ACPClassification predictor = new ACPClassification(new LibSvm(LibSvmParameters.defaultClassification()), strategy);

// Or using CPSignFactory
ACPClassification predictor = factory.createACPClassification(factory.createLibLinearClassification(), strategy);

// Train the predictor (using the Problem with training data already loaded!)
predictor.train(data);

// For a new example - do a prediction
List<SparseFeature> example = ..;
Map<Integer, Double> pvals = predictor.predict(example);

// can also compute gradient - this is mostly useful for data derived form Signatures Descriptors
predictor.calculateGradient(example);

// Save predictor
predictor.setModelInfo(new ModelInfo("ACP Classification")); // Minimum info is to set the model name
predictor.save(new File("predictor.jar"));

// Load a previously saved predictor
ACPClassification loadedPredictor = (ACPClassification) ModelLoader.loadModel(new File("predictor.jar"), null);

Same example but for regression:

// Chose your sampling-strategy Folded = CCP, Random = ACP, stratified *NOT* possible
SamplingStrategy strategy = new RandomSampling(nrModels, calibrationRatio);
new FoldedSampling(nrFolds);

// Instantiate using constructors
ACPRegression predictor = new ACPRegression(new LibLinear(LibLinearParameters.defaultRegression()), strategy);

// Or using CPSignFactory
ACPRegression predictor = factory.createACPRegression(factory.createLibLinearRegression(), strategy);

// Train the predictor (using the Problem with training data already loaded!)
predictor.train(data);

// For a new example - do a prediction, either using single or multiple confidences
List<SparseFeature> example = ..;
CPRegressionResult res = predictor.predict(example, confidence);
List<CPRegressionResult> results = predictor.
     predict(example, Array.asList(conf1, conf2, conf3));
// Predictions can also be performed using a distance to the predicted midpoint
List<CPRegressionResult> distanceResults = predictor.
     predictDistances(example, Arrays.asList(0.5, 1.5))

// can also compute gradient - this is mostly useful for data derived form Signatures Descriptors
predictor.calculateGradient(example);

// Save predictor
predictor.setModelInfo(new ModelInfo("ACP Regression")); // Minimum info is to set the model name
predictor.save(new File("predictor.jar"));

// Load a previously saved predictor
ACPRegression loadedPredictor = (ACPRegression) ModelLoader.loadModel(new File("predictor.jar"), null);

The regression case differs a bit compared to classification in that a confidence or distance is required to set at predict-time. Thus the result is a CPRegressionResult giving many different values:

  • getY_hat() : The median midpoint from all ICPs
  • getConfidence() : Either given confidence to predict(conf) or calculated confidence from predictDistance(distance)
  • getDistance() : Either given distance to predictDistance(distance) or calculated distance from predict(conf) (i.e. distance from midpoint to either of the sides of the interval).
  • getE_hat() : Predicted error from the error-model (in case an error model is used)
  • getInterval() : The calculated interval: (ŷ-distance, ŷ+distance)
  • getCappedInterval() : The same as above interval, but capped to min and max values found in training data
  • getMaxObs() : Maximum observed value found in training data (used for capping output interval)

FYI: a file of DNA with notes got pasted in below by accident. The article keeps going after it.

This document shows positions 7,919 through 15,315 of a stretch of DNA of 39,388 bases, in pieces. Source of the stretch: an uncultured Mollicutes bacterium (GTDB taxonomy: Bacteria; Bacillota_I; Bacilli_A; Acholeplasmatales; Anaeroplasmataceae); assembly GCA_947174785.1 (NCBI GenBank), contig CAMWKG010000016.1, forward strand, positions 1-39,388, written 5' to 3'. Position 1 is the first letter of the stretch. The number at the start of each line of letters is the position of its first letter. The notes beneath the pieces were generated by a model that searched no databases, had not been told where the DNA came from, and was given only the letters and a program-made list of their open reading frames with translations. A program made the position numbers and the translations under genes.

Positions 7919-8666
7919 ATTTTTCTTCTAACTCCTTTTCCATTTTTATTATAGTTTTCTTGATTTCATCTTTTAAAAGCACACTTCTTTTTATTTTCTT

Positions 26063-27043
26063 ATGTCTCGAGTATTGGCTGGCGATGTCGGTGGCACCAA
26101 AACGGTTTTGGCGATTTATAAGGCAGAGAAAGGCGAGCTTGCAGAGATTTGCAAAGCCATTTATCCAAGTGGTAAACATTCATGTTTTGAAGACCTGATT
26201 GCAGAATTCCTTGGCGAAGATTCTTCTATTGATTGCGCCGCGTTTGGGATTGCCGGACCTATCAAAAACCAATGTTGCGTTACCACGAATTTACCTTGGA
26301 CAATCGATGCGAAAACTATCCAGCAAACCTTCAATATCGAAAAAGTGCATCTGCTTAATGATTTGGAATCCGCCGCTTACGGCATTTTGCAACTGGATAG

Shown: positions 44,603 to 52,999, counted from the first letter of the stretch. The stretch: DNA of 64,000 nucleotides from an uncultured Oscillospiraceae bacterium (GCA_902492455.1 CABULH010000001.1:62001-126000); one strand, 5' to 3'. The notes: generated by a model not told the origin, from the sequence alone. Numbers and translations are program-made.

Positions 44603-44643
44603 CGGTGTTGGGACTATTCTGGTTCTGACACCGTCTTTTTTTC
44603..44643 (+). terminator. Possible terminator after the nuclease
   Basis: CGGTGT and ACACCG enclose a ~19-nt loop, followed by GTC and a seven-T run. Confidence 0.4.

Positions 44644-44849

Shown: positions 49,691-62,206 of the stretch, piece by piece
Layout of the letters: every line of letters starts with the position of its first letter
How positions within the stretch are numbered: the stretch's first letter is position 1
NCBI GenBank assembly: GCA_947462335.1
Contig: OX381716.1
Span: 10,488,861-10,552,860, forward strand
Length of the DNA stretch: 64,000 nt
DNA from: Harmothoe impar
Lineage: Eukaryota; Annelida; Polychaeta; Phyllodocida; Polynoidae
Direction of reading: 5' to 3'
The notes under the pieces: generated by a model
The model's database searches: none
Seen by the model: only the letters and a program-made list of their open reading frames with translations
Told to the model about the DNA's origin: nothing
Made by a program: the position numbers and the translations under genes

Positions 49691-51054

• getMinObs() : Minimum observed value found in training data (used for capping output interval)

Venn-ABERS Prediction

VAP is new to CPSign v0.7.0, usage is similar to ACP classification, allowing both for a folded (Cross Venn-ABERS) or random (Aggregated Venn-ABERS) prediction:

// Chose your sampling-strategy Folded or Random, stratified possible
SamplingStrategy strategy = new RandomSampling(nrModels, calibrationRatio);
new RandomStratifiedSampling(nrModels, calibrationRatio);
new FoldedSampling(nrFolds);
new FoldedStratifiedSampling(nrFolds);

// Instantiate using constructors
AVAPClassification predictor = new AVAPClassification(new LibLinear(LibLinearParameters.defaultClassification()), strategy);

// Or using CPSignFactory
AVAPClassification predictor = factory.createVAPClassification(factory.createLibLinearClassification(), strategy);

// Train the predictor (using the Problem with training data already loaded!)
predictor.train(data);

// For a new example - do a prediction
List<SparseFeature> example = ..;
AVAPClassificationResult result = predictor.predict(example)

// can also compute gradient - this is mostly useful for data derived form Signatures Descriptors
predictor.calculateGradient(example);

// Save predictor
predictor.setModelInfo(new ModelInfo("CVAP Classification")); // Minimum info is to set the model name
predictor.save(new File("predictor.jar"));

// Load a previously saved predictor
AVAPClassification loadedPredictor = (AVAPClassification) ModelLoader.loadModel(new File("predictor.jar"), null);
The result from the predict method is a AVAPClassificationResult which has several values:
  • getProbabilities() : The probability for each value, this is the most useful value!
  • getMeanIntervalWidth() : The mean with between the predictions for p0 and p1, lower value -> more certain prediction
  • getMedianIntervalWidth() : The median with between the predictions for p0 and p1, lower value -> more certain prediction
  • getIntervals() : A map with the predicted p0-p1 intervals for each Inductive Venn-ABERS predictor, not interesting for most people
  • getP0s() : Not interesting for most people
  • getP1s() : Not interesting for most people